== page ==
THE CLOSING GUIDE / Blog

August 20, 2016

Regulatory News: TRID Comment Period Now Open

The public comment period for proposed amendments to the TILA-RESPA Integrated Disclosures (TRID) rule is underway, meaning that lenders, national title agencies, and other concerned parties can finally give their two cents on the disruptive regulation.

TRID Comment Period Now Open

Though TRID isn’t being repealed, the Consumer Financial Protection Bureau (CFPB) is “proposing a few more substantive changes in a limited number of situations in which the Bureau has identified potential discrete solutions to specific implementation challenges.”

Among the most important proposals are:

  • Providing a uniform rule regarding application of the integrated mortgage disclosure requirements to cooperative units
  • Providing guidance on sharing disclosures with various parties involved in the mortgage origination process
  • Creating tolerances for the total of payments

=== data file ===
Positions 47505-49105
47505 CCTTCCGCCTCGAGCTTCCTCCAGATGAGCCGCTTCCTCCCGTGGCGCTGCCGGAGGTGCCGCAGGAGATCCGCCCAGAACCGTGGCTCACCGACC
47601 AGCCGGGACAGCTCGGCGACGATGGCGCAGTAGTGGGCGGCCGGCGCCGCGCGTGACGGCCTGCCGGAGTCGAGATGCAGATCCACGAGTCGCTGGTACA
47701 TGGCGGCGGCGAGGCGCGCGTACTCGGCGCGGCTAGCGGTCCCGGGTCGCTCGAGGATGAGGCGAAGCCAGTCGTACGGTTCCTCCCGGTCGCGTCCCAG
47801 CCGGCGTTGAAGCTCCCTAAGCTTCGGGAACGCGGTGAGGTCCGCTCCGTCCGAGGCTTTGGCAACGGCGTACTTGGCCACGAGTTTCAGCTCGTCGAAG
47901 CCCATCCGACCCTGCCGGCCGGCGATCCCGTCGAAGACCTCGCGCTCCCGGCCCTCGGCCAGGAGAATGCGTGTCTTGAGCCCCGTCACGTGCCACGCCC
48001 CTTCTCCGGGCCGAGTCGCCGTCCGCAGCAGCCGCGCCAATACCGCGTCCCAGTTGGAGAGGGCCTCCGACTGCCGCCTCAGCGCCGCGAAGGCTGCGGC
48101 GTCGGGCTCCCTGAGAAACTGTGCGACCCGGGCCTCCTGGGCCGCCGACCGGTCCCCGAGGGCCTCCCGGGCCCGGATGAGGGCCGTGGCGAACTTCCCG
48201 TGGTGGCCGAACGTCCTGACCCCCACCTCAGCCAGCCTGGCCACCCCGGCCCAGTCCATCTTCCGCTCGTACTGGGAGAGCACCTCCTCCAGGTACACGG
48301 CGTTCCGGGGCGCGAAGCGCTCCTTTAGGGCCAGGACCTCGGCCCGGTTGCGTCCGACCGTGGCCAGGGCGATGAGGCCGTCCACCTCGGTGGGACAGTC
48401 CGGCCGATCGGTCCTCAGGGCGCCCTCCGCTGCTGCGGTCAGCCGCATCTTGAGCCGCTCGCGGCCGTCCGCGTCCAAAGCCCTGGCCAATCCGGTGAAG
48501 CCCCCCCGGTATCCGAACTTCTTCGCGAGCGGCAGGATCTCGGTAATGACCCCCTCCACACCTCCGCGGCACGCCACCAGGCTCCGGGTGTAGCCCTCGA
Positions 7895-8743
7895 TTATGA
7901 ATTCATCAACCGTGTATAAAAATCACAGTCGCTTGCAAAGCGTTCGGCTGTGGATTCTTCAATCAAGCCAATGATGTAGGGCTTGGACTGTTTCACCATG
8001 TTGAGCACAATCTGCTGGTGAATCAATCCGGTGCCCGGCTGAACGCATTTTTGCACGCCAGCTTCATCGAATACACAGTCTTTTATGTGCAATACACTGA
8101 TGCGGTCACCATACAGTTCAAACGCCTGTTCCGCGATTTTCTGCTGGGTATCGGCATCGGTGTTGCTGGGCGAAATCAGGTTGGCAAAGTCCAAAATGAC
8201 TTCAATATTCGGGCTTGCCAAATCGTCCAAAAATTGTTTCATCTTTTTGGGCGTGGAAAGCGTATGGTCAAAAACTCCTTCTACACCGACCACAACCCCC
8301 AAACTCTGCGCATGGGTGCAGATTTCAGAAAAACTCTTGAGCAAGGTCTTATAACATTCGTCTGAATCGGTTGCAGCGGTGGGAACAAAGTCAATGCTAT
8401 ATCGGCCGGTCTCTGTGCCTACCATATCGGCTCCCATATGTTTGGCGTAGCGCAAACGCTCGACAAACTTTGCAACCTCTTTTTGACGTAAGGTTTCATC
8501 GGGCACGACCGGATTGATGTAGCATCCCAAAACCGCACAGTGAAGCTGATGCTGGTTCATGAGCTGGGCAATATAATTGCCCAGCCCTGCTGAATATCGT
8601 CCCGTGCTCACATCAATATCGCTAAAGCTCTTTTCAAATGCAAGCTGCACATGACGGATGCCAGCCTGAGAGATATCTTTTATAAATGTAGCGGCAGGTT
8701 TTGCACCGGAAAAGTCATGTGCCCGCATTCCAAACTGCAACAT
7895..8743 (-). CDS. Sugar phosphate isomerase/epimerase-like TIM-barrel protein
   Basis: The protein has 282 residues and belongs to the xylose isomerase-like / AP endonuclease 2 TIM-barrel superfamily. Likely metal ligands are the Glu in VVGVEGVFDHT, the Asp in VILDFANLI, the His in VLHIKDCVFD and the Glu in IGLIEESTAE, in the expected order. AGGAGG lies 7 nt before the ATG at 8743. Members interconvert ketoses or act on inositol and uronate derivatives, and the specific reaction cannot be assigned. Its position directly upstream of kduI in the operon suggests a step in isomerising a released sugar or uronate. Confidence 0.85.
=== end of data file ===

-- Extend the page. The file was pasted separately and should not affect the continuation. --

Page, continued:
• Adjusting a partial exemption that mainly affects housing finance agencies and nonprofits

 

  • Escrow account disclosures
  • Escrow cancellation notices
  • Expiration dates for the closing costs disclosed on the Loan Estimate
  • Recording fees
  • Disclosure and good-faith determination of property taxes and property value

 

For more details or to get involved in the comment period, read the Summary of the Proposed Rule industry.

Read George Holler in the Connecticut Law Tribune

Also on the regulatory front, George Holler recently wrote an article in the Connecticut Law Tribune entitled, “What Do You Mean I Can’t Close My Client’s Transaction?” that explores what happens when complicated federal regulations meet Connecticut’s restrictive anti-coercion statute. To get the answers, George met with a RESPA compliance attorney and a former CFPB attorney. For national title agencies trying to do business in Connecticut, there’s no better guide than Connecticut real estate law expert George Holler!

Simplify Your Connecticut Closings

Holler Law Firm streamlines complicated Connecticut real estate transactions for national title agencies. Restrictive laws passed in Connecticut have driven many national title agencies away. Our local attorneys help national title agencies through the connective process.

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